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Conman, 60, told to repay victim of fraud £125,000

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A convicted fraudster has been ordered by a court to pay back the £125,000 he swindled from his victim.

The order was made against Riley Smith (60), from Sapcote, who was given a two-year prison sentence in October for an offence of fraud by false representation.

Although Smith had no bank account, police were helped to track down his assets by Blaby District Council's planning department, which discovered he owned five plots of land in the district, worth £700,000.

Smith, of Castlewood Mobile Home Park, Hinckley Road, pleaded guilty to defrauding a woman into exchanging her bricks and mortar home in Holbrooks, Coventry, for a mobile home and plot of land on a site known as The Poppies, in Mile End Lane, Coventry Road, Bulkington.

Birmingham Crown Court heard he duped her into believing the mobile home was worth £135,000 when it was only worth £37,000.

Smith also failed to disclose that planning restrictions banned anyone other than close members of his family from living on The Poppies site.

The deception was discovered when the victim tried to sell her mobile home on becoming disillusioned with both the site and the defendant's broken promises in relation to improvements which were never carried out.

Consequently, she found herself in a mobile home she was not entitled to occupy and unable to sell on the open market.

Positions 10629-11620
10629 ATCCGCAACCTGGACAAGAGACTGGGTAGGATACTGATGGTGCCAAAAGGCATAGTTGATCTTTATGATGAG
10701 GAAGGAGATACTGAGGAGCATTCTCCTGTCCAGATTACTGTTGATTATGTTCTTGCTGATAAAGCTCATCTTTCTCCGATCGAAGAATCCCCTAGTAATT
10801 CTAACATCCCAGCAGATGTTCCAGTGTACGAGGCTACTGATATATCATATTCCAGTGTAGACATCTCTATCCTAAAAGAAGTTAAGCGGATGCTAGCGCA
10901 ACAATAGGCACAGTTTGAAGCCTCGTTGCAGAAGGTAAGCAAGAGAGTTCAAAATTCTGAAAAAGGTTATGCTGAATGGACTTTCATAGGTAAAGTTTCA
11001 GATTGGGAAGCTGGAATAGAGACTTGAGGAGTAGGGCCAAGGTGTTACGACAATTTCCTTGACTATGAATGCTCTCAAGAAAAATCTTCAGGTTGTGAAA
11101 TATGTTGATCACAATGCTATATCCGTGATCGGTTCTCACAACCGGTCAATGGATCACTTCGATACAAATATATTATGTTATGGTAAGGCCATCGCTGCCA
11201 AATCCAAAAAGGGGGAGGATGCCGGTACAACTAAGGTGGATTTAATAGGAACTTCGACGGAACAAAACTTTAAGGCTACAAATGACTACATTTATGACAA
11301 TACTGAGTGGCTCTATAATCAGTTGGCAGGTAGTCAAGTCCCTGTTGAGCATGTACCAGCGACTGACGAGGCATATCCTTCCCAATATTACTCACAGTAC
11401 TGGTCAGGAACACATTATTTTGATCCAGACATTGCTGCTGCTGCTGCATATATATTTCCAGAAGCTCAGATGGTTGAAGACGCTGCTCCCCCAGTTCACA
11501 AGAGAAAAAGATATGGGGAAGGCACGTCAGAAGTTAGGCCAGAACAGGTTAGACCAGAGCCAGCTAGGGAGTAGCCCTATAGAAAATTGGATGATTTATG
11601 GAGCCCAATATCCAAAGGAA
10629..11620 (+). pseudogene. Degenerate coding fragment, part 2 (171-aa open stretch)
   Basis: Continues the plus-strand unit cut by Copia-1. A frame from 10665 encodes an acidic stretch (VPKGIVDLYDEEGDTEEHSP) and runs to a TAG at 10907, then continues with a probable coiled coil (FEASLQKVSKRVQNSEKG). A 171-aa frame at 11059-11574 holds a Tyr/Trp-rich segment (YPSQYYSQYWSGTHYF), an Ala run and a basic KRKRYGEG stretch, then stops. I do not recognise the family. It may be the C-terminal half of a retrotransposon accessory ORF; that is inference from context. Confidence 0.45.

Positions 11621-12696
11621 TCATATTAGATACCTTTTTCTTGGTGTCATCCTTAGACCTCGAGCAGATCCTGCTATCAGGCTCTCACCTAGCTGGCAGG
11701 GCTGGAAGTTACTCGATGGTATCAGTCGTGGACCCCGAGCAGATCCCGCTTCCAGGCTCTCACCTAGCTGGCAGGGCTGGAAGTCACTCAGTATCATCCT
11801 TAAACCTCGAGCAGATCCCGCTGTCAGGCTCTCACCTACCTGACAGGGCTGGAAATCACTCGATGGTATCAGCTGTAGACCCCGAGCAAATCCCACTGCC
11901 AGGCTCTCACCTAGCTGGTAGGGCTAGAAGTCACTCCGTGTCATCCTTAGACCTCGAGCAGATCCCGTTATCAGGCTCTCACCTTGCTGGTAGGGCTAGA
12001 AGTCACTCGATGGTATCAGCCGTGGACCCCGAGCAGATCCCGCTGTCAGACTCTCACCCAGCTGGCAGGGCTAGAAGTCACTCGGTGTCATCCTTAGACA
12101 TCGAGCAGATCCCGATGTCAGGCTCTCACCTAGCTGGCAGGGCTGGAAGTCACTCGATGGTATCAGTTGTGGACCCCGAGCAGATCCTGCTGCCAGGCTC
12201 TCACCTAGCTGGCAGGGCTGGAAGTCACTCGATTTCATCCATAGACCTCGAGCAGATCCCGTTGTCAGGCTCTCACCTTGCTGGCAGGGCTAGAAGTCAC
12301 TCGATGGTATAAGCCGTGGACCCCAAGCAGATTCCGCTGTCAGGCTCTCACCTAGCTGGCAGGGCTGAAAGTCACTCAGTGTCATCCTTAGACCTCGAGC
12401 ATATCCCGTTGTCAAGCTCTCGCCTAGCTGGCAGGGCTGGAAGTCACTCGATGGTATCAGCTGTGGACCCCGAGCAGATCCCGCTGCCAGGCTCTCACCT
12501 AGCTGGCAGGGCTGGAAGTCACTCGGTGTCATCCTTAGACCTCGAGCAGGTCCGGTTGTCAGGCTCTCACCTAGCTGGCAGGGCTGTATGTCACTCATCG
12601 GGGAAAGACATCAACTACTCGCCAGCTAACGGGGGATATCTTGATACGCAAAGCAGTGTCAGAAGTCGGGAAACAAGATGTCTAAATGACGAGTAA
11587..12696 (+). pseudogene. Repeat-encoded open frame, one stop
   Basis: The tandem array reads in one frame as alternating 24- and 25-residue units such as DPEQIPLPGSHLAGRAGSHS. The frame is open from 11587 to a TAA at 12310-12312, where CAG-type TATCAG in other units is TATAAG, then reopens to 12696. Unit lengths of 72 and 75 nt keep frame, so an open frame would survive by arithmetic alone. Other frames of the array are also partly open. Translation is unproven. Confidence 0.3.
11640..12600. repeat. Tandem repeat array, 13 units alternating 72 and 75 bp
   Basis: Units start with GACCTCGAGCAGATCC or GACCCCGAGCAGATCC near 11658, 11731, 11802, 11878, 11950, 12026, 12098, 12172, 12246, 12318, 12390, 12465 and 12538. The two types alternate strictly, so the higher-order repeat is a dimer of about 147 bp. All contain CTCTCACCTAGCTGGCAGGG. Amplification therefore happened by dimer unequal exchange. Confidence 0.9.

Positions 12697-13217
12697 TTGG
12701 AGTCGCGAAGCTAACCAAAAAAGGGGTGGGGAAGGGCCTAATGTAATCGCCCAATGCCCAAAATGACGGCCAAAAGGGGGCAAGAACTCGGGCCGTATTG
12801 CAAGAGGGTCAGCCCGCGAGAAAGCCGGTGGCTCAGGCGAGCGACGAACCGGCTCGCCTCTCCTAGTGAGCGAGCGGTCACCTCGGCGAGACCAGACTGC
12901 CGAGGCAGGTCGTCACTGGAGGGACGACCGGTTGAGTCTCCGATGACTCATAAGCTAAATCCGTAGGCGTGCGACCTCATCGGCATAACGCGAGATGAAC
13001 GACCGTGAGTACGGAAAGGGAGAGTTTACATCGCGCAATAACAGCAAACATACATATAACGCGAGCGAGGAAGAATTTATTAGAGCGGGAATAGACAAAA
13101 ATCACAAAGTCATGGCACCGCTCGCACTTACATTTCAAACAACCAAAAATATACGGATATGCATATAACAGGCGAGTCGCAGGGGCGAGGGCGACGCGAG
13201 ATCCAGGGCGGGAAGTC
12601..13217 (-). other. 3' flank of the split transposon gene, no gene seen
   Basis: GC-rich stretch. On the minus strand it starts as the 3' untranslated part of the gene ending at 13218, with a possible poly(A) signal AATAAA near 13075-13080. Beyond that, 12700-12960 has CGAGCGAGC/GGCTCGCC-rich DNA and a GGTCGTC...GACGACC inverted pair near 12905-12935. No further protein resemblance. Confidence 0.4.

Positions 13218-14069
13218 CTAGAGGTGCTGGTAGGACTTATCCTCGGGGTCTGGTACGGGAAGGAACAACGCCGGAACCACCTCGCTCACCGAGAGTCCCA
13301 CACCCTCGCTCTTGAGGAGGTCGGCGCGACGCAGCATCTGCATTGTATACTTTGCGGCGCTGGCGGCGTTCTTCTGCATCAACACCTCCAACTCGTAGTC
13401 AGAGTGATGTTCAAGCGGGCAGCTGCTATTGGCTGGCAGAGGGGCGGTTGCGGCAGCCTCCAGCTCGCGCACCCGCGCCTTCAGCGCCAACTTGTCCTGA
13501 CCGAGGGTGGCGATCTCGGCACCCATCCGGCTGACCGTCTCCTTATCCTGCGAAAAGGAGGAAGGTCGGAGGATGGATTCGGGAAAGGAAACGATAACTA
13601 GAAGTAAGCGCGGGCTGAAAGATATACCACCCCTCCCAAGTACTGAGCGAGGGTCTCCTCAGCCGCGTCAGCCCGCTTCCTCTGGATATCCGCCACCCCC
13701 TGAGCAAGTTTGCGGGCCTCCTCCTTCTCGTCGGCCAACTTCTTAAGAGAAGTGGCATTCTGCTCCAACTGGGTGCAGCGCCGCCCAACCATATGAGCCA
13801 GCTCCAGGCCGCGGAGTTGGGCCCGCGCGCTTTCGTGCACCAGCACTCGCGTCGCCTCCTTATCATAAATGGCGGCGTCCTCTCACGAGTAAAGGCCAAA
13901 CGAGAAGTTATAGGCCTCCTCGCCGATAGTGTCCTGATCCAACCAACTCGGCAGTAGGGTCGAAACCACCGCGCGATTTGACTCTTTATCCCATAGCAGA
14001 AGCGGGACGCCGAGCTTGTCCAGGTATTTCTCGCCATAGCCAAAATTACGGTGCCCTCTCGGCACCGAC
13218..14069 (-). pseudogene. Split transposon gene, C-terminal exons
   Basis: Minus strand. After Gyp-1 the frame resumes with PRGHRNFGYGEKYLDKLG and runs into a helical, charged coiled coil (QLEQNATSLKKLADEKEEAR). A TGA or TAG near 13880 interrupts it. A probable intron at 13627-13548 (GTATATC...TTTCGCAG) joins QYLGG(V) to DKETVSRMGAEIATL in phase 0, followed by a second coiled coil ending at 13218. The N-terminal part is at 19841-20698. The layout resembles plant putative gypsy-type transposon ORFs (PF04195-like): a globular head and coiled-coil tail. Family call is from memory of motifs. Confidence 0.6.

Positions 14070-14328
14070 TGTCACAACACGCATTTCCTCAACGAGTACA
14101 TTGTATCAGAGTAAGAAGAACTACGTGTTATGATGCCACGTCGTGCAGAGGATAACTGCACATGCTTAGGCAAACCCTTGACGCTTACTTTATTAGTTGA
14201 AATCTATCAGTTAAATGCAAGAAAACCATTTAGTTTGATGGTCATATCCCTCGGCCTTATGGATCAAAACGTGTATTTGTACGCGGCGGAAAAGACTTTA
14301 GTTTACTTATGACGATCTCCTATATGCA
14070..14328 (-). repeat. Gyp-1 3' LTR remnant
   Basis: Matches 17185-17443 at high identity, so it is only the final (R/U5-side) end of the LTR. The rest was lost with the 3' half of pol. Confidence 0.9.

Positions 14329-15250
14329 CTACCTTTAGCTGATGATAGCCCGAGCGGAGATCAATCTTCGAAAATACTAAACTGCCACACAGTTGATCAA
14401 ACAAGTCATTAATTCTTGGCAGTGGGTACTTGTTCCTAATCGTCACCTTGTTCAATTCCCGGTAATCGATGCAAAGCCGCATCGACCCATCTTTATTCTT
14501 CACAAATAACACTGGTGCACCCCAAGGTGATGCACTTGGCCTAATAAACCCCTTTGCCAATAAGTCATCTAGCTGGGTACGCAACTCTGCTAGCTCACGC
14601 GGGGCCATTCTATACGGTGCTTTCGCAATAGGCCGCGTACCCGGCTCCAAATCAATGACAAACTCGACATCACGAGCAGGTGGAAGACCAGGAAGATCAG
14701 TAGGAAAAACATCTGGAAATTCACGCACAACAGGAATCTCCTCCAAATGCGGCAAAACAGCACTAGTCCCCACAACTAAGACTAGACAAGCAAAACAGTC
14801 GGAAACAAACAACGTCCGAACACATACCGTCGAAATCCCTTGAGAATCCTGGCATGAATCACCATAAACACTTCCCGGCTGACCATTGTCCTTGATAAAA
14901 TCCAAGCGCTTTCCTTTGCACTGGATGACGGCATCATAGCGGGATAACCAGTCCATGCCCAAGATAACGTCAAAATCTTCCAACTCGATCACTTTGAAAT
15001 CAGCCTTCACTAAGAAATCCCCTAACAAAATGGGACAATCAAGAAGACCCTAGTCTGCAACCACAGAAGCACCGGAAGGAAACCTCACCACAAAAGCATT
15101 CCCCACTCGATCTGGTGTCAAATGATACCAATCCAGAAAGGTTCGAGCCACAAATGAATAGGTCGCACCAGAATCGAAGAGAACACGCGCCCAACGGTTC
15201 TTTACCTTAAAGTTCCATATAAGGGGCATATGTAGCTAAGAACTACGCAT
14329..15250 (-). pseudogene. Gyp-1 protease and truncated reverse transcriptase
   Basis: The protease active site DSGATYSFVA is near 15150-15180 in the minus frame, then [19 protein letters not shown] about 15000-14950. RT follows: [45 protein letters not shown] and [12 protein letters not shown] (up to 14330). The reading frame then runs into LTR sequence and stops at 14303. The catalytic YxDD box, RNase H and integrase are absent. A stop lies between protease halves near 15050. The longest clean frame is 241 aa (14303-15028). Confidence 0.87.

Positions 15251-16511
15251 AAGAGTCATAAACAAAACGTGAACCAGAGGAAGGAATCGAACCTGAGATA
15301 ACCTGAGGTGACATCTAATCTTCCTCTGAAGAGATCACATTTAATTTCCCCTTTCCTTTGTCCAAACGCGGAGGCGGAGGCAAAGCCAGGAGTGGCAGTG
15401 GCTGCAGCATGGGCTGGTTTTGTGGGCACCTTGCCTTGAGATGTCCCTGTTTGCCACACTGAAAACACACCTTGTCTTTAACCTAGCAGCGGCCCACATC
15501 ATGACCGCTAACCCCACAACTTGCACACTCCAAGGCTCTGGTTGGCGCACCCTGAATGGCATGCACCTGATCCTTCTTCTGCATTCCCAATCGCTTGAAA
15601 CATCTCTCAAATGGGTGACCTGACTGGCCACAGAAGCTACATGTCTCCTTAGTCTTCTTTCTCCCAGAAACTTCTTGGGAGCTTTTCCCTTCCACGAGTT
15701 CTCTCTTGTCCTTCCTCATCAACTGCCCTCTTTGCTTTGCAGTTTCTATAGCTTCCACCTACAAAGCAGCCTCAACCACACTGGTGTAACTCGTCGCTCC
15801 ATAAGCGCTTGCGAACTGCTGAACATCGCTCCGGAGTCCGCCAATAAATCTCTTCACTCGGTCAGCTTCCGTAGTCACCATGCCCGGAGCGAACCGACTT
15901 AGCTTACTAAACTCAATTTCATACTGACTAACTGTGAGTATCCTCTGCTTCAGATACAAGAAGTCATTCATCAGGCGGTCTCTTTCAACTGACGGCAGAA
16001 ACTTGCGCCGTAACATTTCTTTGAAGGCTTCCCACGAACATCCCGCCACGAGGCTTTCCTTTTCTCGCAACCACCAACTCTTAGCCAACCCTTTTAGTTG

At the confiscation hearing at Birmingham Crown Court, Smith accepted he had benefited from his crime to the value of £125,000 and had sufficient assets to pay that amount.

He was ordered to pay the full sum within three months or serve a two-year prison sentence in default.

In making the order, Judge Mr Recorder Patrick Upward QC directed that, once paid, the money should be used to fully compensate Smith's victim.

Bob Turner, from the Warwickshire police financial investigation unit, said: "I am grateful to Andrew Etherington, Blaby District Council's senior planning enforcement officer, for his assistance.

"It is particularly satisfying that in this case we were able to use the Proceeds of Crime Act to its full effect.

"This result is an excellent example of how Warwickshire police will pursue all possible avenues to strip convicted criminals of their assets."


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